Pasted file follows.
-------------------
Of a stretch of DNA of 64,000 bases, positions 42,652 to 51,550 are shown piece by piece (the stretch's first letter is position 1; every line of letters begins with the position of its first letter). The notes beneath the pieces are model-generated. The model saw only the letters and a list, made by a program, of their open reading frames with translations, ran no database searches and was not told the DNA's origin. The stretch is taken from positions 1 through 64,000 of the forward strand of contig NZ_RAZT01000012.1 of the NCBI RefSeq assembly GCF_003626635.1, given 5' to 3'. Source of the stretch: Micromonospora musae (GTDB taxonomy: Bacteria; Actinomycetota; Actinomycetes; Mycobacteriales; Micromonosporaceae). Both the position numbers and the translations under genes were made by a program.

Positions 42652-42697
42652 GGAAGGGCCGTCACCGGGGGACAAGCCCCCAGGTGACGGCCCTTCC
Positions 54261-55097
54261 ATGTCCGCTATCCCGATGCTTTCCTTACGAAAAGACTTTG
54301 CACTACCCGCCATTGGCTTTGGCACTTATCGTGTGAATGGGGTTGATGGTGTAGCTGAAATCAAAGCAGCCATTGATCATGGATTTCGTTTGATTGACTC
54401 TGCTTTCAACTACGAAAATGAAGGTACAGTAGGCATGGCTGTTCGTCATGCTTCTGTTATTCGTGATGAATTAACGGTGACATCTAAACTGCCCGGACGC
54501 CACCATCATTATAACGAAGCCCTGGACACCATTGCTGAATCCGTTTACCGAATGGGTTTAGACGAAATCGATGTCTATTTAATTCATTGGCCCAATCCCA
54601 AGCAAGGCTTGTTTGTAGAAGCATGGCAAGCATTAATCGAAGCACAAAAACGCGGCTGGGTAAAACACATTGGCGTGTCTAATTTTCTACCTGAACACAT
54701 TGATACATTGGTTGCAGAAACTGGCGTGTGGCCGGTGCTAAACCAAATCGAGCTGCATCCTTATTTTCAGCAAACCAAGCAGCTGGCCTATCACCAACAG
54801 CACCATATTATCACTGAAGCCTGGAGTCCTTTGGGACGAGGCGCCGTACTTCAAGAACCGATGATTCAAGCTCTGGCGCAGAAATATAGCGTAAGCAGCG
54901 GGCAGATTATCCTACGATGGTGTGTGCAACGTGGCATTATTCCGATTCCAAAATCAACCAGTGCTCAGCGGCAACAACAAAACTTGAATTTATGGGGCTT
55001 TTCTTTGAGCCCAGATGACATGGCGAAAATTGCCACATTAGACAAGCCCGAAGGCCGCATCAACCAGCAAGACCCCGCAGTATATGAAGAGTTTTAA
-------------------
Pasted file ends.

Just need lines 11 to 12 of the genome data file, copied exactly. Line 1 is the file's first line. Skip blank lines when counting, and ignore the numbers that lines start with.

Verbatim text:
54801 CACCATATTATCACTGAAGCCTGGAGTCCTTTGGGACGAGGCGCCGTACTTCAAGAACCGATGATTCAAGCTCTGGCGCAGAAATATAGCGTAAGCAGCG
54901 GGCAGATTATCCTACGATGGTGTGTGCAACGTGGCATTATTCCGATTCCAAAATCAACCAGTGCTCAGCGGCAACAACAAAACTTGAATTTATGGGGCTT